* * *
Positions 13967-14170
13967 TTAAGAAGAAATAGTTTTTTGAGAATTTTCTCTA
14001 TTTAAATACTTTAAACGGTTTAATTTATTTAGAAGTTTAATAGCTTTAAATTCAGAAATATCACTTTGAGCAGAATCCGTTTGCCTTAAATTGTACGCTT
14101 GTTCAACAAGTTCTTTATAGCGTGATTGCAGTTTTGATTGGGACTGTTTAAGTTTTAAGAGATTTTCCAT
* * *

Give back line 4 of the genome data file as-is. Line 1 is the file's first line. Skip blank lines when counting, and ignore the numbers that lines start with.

14101 GTTCAACAAGTTCTTTATAGCGTGATTGCAGTTTTGATTGGGACTGTTTAAGTTTTAAGAGATTTTCCAT